shnor havor

An Armenian student waits to go inside on her first day of school.

Today is the first day of September.  Remembering this, I woke up early, ate a bowl of cornflakes and went with camera in hand to congratulate my Armenian landsister on her first day of school.  I had missed her and goofily said, “Shnor havor,” to my landdad as a consolation for missing his daughter’s departure.

It should be noted that Armenians congratulate each other for everything. At work I was shnor-havored by my friend Liana because today is Knowledge Day (don’t I feel smarter now!) and shnor-havored by my friend Armen because today is recognized as the first day of autumn (I made it to another season!).  They’ll congratulate you for your birthday and for your family member’s birthdays or their weddings or their new babies or their babies new babies.  They’ll buy their friend a small gift if he gets a new car.  They congratulate you on new clothes or a good shave.  They just through that appreciation around, and it feels good to get a dose every once in a while.

Here’s another feeling all together.  Today is the first of the last things. I start counting them now.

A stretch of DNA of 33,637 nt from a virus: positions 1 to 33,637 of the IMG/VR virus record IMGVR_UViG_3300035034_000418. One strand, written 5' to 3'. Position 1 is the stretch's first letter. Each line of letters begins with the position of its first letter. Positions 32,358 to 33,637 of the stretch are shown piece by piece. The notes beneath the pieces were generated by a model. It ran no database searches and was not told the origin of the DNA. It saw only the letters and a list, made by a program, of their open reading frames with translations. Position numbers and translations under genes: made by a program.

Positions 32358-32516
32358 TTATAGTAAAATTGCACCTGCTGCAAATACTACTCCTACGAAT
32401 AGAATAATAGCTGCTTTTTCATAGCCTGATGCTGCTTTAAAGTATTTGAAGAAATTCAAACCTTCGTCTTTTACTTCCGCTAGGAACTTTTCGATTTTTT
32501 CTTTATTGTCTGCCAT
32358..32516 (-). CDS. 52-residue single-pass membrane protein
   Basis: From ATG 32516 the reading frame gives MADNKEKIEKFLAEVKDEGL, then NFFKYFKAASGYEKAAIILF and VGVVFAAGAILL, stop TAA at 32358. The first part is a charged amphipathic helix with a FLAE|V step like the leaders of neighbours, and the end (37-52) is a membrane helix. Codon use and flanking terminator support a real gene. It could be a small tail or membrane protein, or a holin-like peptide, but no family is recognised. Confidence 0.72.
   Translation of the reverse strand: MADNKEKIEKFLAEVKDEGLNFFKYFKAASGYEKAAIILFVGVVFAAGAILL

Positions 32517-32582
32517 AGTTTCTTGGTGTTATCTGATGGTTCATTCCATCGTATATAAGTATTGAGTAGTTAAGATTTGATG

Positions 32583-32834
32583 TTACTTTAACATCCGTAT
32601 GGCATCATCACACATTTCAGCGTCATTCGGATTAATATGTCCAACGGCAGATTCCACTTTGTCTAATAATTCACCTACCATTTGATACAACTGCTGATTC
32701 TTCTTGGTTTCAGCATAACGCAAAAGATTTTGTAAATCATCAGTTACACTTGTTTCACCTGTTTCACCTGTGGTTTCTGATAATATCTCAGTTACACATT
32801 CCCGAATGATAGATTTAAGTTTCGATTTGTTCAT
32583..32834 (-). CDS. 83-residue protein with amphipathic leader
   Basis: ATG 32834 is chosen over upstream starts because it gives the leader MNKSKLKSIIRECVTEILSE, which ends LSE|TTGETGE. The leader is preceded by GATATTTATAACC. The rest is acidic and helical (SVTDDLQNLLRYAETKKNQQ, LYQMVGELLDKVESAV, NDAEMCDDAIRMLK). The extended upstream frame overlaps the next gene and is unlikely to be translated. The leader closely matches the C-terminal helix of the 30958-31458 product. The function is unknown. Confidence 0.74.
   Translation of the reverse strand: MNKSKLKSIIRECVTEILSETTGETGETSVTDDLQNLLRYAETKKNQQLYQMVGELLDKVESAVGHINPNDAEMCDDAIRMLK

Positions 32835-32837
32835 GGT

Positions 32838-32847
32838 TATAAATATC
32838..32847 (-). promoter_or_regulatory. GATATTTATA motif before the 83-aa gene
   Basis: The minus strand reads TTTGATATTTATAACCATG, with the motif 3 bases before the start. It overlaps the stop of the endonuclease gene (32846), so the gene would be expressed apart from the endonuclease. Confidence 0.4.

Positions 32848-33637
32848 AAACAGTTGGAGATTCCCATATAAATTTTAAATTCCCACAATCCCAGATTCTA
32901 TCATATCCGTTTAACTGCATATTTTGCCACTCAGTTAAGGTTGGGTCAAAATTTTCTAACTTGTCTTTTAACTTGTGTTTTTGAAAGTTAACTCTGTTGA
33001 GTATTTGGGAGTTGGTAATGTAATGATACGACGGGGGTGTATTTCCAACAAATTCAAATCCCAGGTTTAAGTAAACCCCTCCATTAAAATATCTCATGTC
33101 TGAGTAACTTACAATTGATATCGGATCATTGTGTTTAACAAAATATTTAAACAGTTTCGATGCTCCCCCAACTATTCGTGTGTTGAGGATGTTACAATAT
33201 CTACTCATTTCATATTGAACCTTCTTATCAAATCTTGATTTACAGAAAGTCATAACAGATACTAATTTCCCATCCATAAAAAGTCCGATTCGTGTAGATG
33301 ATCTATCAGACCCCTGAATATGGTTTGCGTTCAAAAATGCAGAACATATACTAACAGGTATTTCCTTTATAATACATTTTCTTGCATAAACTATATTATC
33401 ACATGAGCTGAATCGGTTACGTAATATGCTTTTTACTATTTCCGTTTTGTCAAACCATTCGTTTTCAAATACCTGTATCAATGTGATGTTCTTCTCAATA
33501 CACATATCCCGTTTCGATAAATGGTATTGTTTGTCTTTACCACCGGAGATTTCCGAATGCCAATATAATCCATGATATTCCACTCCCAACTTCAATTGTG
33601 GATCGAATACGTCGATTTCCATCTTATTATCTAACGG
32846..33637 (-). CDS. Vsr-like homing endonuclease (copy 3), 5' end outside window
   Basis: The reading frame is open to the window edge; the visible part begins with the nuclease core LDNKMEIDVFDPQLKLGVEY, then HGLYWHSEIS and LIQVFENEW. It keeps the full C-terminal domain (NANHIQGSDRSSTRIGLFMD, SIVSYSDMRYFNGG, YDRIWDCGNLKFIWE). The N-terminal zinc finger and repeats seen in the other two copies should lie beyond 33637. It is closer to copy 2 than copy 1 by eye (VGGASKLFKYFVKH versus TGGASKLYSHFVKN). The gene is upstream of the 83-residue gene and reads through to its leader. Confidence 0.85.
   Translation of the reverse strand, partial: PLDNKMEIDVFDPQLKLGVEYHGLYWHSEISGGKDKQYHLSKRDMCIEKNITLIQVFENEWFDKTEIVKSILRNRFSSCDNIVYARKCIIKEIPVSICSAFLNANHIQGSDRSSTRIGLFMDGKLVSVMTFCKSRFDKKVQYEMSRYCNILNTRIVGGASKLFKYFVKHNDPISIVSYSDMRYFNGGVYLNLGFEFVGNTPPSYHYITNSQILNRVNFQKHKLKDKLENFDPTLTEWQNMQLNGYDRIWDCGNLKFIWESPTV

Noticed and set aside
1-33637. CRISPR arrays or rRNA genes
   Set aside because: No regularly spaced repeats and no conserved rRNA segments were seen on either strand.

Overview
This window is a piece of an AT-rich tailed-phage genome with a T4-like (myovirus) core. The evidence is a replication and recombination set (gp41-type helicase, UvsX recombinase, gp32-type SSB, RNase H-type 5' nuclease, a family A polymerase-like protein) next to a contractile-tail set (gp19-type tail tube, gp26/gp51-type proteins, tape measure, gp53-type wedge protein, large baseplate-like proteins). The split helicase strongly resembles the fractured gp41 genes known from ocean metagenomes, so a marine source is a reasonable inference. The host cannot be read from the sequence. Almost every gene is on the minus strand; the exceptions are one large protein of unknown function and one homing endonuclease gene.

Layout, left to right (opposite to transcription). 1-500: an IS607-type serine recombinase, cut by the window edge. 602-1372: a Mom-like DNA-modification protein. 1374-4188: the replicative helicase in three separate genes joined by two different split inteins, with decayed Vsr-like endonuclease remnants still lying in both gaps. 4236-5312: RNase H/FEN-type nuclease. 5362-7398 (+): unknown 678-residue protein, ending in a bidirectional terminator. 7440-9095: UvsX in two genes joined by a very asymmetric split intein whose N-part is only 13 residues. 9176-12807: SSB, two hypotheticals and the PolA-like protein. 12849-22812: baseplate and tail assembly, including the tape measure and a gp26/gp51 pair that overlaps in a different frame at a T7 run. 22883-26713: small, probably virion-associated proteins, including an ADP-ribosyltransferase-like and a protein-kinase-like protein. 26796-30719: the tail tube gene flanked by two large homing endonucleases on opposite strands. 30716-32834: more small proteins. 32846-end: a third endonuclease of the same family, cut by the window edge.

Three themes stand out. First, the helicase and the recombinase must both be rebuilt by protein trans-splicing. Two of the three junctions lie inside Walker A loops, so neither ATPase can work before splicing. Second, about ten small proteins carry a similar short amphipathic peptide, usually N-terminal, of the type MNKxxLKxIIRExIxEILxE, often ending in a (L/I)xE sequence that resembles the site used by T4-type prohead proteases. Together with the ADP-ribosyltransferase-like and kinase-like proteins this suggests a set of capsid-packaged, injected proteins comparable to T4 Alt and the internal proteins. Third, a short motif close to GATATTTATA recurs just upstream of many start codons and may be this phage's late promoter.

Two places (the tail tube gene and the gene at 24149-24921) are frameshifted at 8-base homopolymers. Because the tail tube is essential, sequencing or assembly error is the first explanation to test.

Today is the last First Bell for me in Armenia. The last Halloween in Armenia is coming up.  The last All Volunteer Conference will happen after that.  There’s no sadness to it just yet because I do have quite a bit more time here.  Mostly, I’m feeling satisfaction.  Shnor havor, me.

One Comment

  1. I remember the beginning of that “last things” time. It was weird at first, and then so many things passed that were the “last time” and it got old. Until about a month or so before I left. I had the exact same reaction that you’re having right now; now sadness yet because there’s so much time left. I’m sad now, though, because I’ve never had better Halloweens than I had in Armenia. :-(

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